But here’s a counterpoint: no it won’t.
It just won’t. None of that will happen.
Kuzmenko’s shooting percentage won’t regress next season. In fact, it will never regress. If anything, it’s going to regress upwards.
Don’t tell me that doesn’t make any sense.
It didn't work for those people; but it might work for Kuzmenko
If you look at the goals Kuzmenko scored, the vast majority were tap-in goals around the net. As much as those are dependent on playing with the right teammates, it takes skill to get into the right position for those tap-in goals and to have the hands to finish around the net.
If Kuzmenko keeps playing with Pettersson — and why wouldn’t he? — he’ll keep getting those chances. There’s only so much luck necessary in finishing those off.
Kuzmenko also scored on a lot of tips — 14 of his 39 goals were classified as tips according to the NHL scorekeepers, the most in the NHL. Those require a bit more luck, as there’s a lot more randomness involved in getting just the right angle. But here’s the thing about tips from a shooting percentage perspective — they’re severely undercounted.
It’s easy to miss when a player tips a shot if it results in a save. If a scorekeeper misses it in real time, they’re not going to go back and check to see if a shot was tipped — that only happens if the tip results in a goal. If more of Kuzmenko’s tips get saved next season, that might barely show up in his shooting percentage.
Another reason why Kuzmenko had such a sky-high shooting percentage is that he avoided low-percentage shots. Unlike some wingers who shoot from seemingly any angle, Kuzmenko’s shots are clustered around the net and the middle of the ice.
Those are high-percentage areas and that kind of shooting discipline is naturally going to result in a higher shooting percentage. If he doesn’t see a high chance of scoring, Kuzmenko simply doesn’t take the shot, much to the consternation of his coaches, both in the KHL and the NHL.
“My last coach in the KHL, he says to me, ‘Please shoot, you have a great shot: shoot, shoot, shoot, shoot,’” recounted Kuzmenko when I spoke to him during the season about his reluctance to put the puck on net. “It’s maybe eight years of coach saying to me, ‘Please shoot, please shoot, please shoot.’”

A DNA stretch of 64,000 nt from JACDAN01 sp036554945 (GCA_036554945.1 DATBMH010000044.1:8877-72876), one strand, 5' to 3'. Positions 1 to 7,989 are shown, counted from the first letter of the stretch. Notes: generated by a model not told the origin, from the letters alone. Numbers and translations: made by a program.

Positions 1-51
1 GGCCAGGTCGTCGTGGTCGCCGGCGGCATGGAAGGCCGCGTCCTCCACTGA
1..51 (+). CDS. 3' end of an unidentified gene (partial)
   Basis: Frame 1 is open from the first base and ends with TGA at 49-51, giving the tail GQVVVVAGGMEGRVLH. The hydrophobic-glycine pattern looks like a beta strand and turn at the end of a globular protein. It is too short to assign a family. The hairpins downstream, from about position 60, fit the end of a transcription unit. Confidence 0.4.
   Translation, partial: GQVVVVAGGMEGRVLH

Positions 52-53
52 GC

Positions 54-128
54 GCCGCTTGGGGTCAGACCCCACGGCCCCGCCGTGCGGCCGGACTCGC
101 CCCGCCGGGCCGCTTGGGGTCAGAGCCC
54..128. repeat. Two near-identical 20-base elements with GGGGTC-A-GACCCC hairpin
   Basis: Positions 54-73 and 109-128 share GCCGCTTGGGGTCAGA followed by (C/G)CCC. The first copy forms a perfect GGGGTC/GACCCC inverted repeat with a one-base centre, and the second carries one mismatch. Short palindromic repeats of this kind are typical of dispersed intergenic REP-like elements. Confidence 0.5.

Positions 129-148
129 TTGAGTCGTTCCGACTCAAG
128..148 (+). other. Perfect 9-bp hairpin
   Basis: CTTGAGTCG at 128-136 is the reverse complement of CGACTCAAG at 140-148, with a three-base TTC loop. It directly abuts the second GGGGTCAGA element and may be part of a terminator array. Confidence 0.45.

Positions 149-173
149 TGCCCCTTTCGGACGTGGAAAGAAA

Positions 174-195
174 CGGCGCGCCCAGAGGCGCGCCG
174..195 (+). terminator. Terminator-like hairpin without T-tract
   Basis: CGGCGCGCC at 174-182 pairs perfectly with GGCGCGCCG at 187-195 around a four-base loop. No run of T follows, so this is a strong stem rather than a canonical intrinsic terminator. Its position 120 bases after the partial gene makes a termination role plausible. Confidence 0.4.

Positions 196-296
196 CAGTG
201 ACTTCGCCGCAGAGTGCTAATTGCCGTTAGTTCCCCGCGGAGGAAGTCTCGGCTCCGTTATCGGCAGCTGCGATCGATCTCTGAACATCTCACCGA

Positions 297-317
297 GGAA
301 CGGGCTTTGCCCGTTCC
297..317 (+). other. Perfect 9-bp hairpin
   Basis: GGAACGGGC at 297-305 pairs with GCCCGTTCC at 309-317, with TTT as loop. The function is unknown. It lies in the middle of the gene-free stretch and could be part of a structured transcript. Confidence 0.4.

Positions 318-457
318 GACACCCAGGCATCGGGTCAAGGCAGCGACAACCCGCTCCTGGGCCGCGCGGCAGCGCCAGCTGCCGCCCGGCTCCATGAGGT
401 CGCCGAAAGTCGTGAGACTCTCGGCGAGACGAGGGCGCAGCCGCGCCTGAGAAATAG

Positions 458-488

It’s something Kuzmenko said he was working on throughout the season, but there was little evidence of it on the ice. In the final two months of the season, Kuzmenko averaged 1.5 shots per game.
But maybe that works for Kuzmenko. Perhaps his legitimately excellent shot should be saved for special occasions. It worked last season, as his shooting percentage wasn’t fueled by a handful of hot streaks but stayed high all season long.
After a slow start — he had just one goal in his first seven games — Kuzmenko’s shooting percentage over any given 10-game sample only dipped below 20% one time. Apart from that, it stayed above 20% all season.
That suggests that maybe, just maybe, Kuzmenko can be an extreme outlier when it comes to shooting percentage.
Okay, maybe he’s not going to repeat a top-10 shooting percentage all time, but there’s a chance that he could maintain a shooting percentage above 20% next season, just like he did for almost all of last season.
All it will take is playing to his strengths around the net: finishing off tap-in goals, tipping in point shots, and, every now and then, catching a goaltender off-guard with the wicked release on his wrist shot.
Sure, Kuzmenko is unlikely to hit 40 goals without drastically increasing the number of shots he takes but maybe he’ll be able to avoid an extreme regression in his shooting percentage.